GOBII project launch to improve breeding crop varieties

The process of breeding improved crop varieties is to get more efficient soon with the launch of a new IT related project. 

The Cornell University, USA-based Genomic and Open-source Breeding Informatics Initiative (GOBII) has the objective of developing software tools and databases that will organise data on plant breeding processes across Africa and Asia for use by plant breeders to make their work more effective.

Ghanaian software engineer Yaw Nti-Addae who is the lead software developer of the project says, “GOBII has the unique opportunity to enable breeders to organize genomic information and have access to modern analytical tools. 

“It would also efficiently utilise resources and effectively reduce the time it takes to release new materials through their variety development processes.”

He says the project will go a long way to make the development of new and improved varieties of crops more efficient for the benefit of the ordinary farmer and help improve productivity on the farm.

“Genetic gain is the name of the game, and we have to recognize that in order to sustain the world’s growing population amidst depleting agricultural lands, we have to employ efficient and informed breeding methods,” he explained in an interview with Joy news’ Joseph Opoku Gakpo.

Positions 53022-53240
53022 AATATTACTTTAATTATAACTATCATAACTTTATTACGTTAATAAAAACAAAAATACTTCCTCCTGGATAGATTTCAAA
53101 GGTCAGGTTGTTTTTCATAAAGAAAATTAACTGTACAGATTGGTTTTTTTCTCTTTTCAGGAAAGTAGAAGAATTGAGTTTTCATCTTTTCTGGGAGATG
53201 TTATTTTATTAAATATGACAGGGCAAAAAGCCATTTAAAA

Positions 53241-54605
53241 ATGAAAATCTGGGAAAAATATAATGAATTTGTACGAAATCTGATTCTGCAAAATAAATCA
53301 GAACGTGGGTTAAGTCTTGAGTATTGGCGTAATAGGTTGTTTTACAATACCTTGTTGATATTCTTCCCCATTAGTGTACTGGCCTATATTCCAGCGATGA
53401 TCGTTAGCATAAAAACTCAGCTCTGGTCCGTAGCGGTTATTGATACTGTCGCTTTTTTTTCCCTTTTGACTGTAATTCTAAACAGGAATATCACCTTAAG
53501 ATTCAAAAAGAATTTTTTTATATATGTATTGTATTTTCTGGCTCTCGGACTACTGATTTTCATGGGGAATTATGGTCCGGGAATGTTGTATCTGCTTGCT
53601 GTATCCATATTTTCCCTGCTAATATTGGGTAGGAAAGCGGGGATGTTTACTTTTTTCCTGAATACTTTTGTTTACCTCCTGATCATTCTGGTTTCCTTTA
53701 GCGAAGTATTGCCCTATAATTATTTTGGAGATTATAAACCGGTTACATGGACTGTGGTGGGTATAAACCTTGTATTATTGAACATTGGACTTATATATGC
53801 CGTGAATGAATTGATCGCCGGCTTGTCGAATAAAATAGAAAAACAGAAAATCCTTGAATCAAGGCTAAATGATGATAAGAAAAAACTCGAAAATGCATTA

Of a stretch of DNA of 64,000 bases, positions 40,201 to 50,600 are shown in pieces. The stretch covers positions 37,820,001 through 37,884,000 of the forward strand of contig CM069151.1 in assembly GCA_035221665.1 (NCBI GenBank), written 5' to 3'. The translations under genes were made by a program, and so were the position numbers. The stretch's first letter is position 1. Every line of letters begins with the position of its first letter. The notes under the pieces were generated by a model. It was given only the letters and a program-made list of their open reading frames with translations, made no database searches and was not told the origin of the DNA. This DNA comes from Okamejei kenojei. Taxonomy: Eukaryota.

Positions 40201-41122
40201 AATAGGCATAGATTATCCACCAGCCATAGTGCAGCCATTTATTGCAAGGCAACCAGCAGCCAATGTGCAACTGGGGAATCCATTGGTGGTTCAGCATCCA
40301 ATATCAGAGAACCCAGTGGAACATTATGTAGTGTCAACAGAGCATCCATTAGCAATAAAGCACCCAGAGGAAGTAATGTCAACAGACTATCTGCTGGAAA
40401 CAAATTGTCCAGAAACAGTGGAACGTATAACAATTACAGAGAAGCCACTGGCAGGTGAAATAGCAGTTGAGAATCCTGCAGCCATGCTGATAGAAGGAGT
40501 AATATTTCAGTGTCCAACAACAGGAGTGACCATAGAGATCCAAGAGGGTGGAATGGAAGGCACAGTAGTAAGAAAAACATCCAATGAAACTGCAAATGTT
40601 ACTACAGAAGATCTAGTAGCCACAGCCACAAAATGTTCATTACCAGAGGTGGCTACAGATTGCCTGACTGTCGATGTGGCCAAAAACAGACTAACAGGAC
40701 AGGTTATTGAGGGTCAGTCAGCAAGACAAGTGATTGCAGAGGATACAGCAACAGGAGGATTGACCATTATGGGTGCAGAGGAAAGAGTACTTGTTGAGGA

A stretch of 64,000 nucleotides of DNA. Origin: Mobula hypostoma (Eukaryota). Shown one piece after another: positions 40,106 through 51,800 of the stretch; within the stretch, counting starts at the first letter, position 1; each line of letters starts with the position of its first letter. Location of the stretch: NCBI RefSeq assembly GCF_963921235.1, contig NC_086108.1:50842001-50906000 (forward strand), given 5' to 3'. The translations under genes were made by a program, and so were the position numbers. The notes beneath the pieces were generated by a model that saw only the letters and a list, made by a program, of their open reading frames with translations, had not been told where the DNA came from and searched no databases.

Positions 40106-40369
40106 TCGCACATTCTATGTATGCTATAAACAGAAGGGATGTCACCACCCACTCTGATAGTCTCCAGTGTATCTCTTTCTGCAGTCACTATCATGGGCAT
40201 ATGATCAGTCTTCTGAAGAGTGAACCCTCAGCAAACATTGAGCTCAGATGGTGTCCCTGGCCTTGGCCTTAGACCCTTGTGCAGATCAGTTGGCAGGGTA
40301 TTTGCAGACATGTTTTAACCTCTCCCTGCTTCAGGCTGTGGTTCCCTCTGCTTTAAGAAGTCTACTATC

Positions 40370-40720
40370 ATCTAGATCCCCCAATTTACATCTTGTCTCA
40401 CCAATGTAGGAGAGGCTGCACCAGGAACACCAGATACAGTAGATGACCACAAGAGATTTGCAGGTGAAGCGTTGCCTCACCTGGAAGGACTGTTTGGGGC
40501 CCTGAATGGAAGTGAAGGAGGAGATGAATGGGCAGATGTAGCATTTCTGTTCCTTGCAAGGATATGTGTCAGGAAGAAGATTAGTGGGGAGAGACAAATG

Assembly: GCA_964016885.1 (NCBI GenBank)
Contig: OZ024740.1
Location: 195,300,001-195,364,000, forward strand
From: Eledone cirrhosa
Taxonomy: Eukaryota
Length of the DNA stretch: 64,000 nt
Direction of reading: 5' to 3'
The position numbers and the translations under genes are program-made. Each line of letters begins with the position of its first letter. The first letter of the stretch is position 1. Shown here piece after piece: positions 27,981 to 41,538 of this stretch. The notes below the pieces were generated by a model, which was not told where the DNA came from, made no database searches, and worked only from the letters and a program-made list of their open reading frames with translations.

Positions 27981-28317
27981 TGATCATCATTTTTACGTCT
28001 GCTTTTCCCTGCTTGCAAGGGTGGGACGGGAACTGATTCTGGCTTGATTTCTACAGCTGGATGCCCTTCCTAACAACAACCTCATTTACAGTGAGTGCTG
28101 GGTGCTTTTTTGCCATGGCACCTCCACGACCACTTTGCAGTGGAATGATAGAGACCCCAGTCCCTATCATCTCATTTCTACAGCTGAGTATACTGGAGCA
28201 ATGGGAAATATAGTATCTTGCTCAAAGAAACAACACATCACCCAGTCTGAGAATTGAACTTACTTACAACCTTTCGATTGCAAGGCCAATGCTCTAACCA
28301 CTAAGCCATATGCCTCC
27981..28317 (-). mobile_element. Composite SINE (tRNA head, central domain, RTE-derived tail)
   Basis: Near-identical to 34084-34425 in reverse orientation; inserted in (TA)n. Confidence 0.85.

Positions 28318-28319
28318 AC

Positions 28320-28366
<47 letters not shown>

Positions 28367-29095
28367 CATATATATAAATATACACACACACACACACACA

The five-year project which is running until 2020 is funded by a grant from the Bill and Melinda Gates Foundation. The initial focus is on five staple crops which are common to Sub-Saharan Africa and South Asia including rice, wheat, maize, sorghum, and chickpea. The project hopes to expand to cover other crops soon.

The project is developing software that will be freely available to molecular biologists, genomicists, statisticians and data analysts to organize and analyze data for breeding decision support. 

This will allow for scientists to leverage on work done previously by others, so duties are not duplicated. The project will also help scientists engaged in plant breeding to effectively manage available data.

Director of GOBII, Kelly Robbins says the project will provide crucial resources to help deal with food security challenges in the developing world.

“The GOBII project is primarily focused on crop yields through the development of superior varieties that are high yielding and better adapted to local environments. 

“This will be accomplished by integrating genomic information into the breeding process which will increase the accuracy of the selection process and shorten the time it takes to develop new varieties,” he told Joy news.

“GOBII is heavily focused on implementation of state of the art breeding techniques. If successful it will generate sustained benefits for many years to come in terms of the development of new plant varieties with superior performance,” he added.

The initiative is unique for being the only large-scale public initiative of its kind with focus on helping the development of new varieties for use by African 

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